TL;DR: there are many factors besides the interest rate that will affect how much your mortgage costs you. The terms and conditions will outline things like your penalty clause, whether your mortgage is portable, and what prepayment options you have.
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It is important to carefully consider what these terms are because they could end up costing you more down the road. While getting the best mortgage rate is usually high on the list for home buyers, there are other common sections of a mortgage agreement that need close attention:
Can I break the mortgage if I need to?
While it might not seem like a big deal, it is important to have a mortgage that allows you to break the mortgage for any reason of your choosing. Some mortgage products only allow you to break the mortgage if you are selling the property to a true outside buyer, or if you refinance the mortgage with the same lender (in which case they have no reason to offer you a good rate). This is called a bone fide sale clause and means the mortgage cannot be exited under any circumstances other than an outright sale of the property to a legitimate third party buyer who is completely unrelated to you or your affairs. This clause may prevent you from making other changes you may need to make, or prevent you from taking advantage of an attractive interest rate or useful mortgage product. On the other hand, this clause can also come along with a lower rate.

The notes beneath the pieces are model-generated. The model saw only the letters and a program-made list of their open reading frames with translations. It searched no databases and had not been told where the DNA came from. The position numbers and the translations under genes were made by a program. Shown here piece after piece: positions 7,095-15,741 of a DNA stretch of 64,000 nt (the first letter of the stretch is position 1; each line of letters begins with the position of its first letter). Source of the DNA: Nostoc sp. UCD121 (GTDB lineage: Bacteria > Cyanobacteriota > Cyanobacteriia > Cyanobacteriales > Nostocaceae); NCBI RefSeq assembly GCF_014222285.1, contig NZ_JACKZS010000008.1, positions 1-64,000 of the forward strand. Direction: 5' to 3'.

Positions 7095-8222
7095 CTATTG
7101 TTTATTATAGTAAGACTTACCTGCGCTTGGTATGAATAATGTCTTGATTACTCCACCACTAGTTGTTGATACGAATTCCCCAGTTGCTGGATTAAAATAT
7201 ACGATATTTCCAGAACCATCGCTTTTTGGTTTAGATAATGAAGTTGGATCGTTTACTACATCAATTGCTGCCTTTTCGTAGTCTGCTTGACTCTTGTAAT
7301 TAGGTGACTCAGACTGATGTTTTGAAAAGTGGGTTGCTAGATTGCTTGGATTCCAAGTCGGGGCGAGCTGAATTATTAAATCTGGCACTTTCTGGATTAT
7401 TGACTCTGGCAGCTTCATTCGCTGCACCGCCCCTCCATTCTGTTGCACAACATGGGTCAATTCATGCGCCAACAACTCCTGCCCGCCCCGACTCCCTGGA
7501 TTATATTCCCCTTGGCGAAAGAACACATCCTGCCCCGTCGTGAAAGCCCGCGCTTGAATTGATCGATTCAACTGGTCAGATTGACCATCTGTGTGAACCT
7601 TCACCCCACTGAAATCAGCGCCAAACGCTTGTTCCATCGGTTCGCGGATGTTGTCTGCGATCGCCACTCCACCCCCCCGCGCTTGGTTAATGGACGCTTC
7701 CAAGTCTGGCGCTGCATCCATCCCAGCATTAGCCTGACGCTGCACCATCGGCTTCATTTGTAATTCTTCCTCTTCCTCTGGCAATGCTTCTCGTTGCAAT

Is the mortgage portable?
This feature can come in handy if you find yourself having to sell your home before your term is finished. A portable mortgage is one that you can take with you to a new home. In this case, you will keep your mortgage rate and terms. The benefit is that you avoid the cost of a prepayment penalty, which is a fee charged for breaking your mortgage early.
What prepayment options do I have?
Almost every mortgage has prepayment options, but some do not. This feature is what allows you get ahead on paying down your mortgage without paying fees.
Typically the prepayment options are referred to as 10/10, 15/15, or 20/20. It is important to understand what these numbers mean. A 15/15 prepayment option means the borrower can increase a mortgage payment by 15 percent of the base amount, and/or make extra one-off payments any time, and the two put together must not be more than 15 percent of the original mortgage.
What are the prepayment penalties?
A prepayment penalty is money that you are charged if you break your mortgage term early. There are various reasons that home buyers find they need to break the term including refinancing, selling the home or paying the mortgage early.
For those borrowers who have taken out a variable rate mortgage, a prepayment penalty is three months’ interest. For those with a fixed rate mortgage, the prepayment penalty with either be three months’ interest or the interest rate differential, depending on which is more.